• Defend yourself more effectively by murdering someone potentially…. I just have a pet peeve against people using the “stand your ground” defense as a way to devalue human life. It’s hard to make an ethical decision when you feel threatened, and some means of self defense besides maybe a baseball bat is necessary. I don’t want to question the sanctitty of one’s family, the desire to defend them by any means necessary, and the value of one’s property that isn’t to be violated, but some people seem too trigger happy about defending themselves. My ex BF, a gun-loving country-ass white trash ex-Marine, didn’t even lock his doors; he’d leave me downstairs alone with his back door unlocked, where I would be the first, most accessible rape or violence victim before he even woke up and had the chance to grab a gun. The whole thing felt like all bark and no bite, where he should have taken precautions such as actually locking his fucking door and perhaps getting an alarm system, instead of making it EASIER for intruders to intrude, thus giving him an excuse to shoot.

  4. This post means a lot to me. I’m currently struggling with the fact my new marine boyfriend has several guns, which tempts my self destructive preoccupations. I suppose where there’s a will, there’s a way, but if I chose suicide, that would be my method of choice; I’m too scared for wrist cutting, jumping off something etc. I have access to enough pills for suicide, but I’ve only been tempted once, promptly making myslef throw up. Guns make me very nervous and I hate how media spin post-Sandy Hook reverts back to focusing on the wrong things. Your post explains exactly how I feel about gun safety. I’m happy to say I’ve had the sense to check into hospitals twice when I was spiraling. Pick up the phone and dial 9-1-1, not the gun!

  5. Yeah, people who cannot cope with their lives without professional intervention should not have access to guns. They may end up shooting themselves or someone else. Until you can find a way to positively identify those people and disarm them without running afoul of their rights or the rights of others, however, it’s not a particularly fixable problem on the supply end.

    Mandatory storage laws? Delaying someone being able to access a gun will also cost them time when they are under attack and seeking a means of defense, which is a *constitutional right*. Are you seriously claiming that if it only took a couple of extra seconds to access the gun, someone wouldn’t end up committing suicide? My right to defend myself and my family should not be predicated on the emotional state of someone who is that wildly unstable. Sorry, but that’s just the way it goes. Suicide is treated like it doesn’t matter in the debate over gun violence because it *doesn’t*.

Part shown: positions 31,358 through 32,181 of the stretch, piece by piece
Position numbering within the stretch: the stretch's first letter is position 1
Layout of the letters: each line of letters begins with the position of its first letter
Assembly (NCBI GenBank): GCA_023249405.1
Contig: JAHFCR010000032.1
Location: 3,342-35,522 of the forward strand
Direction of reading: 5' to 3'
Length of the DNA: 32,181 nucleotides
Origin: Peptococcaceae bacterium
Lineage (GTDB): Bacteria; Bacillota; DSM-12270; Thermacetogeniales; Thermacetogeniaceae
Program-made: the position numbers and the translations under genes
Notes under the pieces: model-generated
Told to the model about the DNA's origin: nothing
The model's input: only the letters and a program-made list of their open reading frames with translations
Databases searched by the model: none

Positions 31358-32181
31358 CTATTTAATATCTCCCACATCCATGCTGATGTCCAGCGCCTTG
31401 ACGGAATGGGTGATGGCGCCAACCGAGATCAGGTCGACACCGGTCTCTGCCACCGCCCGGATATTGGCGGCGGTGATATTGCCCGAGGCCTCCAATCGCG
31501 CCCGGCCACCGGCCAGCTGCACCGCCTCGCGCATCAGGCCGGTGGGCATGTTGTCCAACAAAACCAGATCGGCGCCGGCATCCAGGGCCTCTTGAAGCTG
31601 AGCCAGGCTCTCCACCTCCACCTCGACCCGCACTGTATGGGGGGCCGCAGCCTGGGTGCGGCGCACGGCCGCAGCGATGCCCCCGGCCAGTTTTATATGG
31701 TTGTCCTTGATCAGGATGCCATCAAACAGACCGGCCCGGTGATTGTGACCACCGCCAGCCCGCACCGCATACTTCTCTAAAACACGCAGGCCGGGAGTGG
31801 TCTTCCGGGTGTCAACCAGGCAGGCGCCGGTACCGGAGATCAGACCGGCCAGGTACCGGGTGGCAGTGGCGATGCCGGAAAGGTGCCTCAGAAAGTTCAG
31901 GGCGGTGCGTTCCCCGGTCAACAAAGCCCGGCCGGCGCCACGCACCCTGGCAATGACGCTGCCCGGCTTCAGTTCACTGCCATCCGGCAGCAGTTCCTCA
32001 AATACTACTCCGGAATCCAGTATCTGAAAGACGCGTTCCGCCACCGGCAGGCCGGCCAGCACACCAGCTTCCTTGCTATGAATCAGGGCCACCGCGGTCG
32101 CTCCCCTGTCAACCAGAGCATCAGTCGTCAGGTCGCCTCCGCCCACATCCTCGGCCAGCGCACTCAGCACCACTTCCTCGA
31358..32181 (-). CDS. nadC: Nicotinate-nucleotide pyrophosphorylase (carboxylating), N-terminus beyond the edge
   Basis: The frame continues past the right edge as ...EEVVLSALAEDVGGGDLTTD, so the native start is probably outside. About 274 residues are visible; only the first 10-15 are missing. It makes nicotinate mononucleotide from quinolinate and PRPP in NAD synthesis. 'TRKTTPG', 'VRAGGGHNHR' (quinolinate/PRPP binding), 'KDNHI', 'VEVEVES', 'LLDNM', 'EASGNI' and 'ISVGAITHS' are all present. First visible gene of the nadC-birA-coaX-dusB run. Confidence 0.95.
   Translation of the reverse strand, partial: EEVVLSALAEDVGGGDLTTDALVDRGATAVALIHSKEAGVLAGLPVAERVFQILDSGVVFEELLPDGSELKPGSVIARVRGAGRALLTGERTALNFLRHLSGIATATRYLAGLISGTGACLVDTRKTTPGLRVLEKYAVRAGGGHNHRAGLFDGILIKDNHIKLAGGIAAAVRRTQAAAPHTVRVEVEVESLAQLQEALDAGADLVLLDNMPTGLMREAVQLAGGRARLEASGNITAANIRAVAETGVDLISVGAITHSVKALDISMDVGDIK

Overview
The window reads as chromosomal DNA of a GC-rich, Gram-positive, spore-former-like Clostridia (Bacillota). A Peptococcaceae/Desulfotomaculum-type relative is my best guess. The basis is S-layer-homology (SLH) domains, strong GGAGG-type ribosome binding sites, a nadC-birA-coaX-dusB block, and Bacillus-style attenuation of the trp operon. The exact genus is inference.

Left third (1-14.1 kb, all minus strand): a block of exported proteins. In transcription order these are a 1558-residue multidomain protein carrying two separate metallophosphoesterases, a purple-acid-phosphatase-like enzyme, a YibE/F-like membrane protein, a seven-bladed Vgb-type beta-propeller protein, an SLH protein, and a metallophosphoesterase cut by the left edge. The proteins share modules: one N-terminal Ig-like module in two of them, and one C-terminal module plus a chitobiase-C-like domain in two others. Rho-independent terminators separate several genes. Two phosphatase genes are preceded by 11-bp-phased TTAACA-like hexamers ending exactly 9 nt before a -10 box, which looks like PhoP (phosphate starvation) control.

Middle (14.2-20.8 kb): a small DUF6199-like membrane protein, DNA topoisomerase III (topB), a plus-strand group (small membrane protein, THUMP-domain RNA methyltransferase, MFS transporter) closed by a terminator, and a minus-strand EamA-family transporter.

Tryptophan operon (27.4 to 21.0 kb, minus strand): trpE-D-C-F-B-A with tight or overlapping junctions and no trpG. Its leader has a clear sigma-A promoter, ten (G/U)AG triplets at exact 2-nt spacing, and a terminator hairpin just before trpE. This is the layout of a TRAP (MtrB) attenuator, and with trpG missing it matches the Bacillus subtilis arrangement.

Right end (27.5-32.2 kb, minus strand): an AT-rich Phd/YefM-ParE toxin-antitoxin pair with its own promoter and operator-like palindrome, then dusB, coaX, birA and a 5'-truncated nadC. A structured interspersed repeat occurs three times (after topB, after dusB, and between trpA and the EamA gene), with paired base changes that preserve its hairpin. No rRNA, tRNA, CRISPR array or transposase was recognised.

Look, Dakota Meyer had a gun when he was feeling suicidal. A buddy of his, realizing what a bad place he was in, simply removed the ammunition from it. That’s the way it should be done: relationally, not some inane, top-down, hamfisted approach which would be completely unenforceable and would (as always) affect no one except those stupid enough to obey the law.


  1. [...] make some headway as far as the suicide and mental health stigma. Which is why I’m plugging this post from TheGoodMenProject. Share this:TwitterEmailGoogle +1RedditStumbleUponDiggFacebookLike [...]

  2. [...] for their own safety or just because they can. Teenagers will have greater access to guns, and with young men statistically more prone to violence and suicide, we could see the number of gun fatalities [...]

  3. [...] So here’s another sad little fact; I honestly think that if I’d lived in the US, I would be dead by now, thanks to their messed up gun laws (guess what a majority of death by guns are a result of?). [...]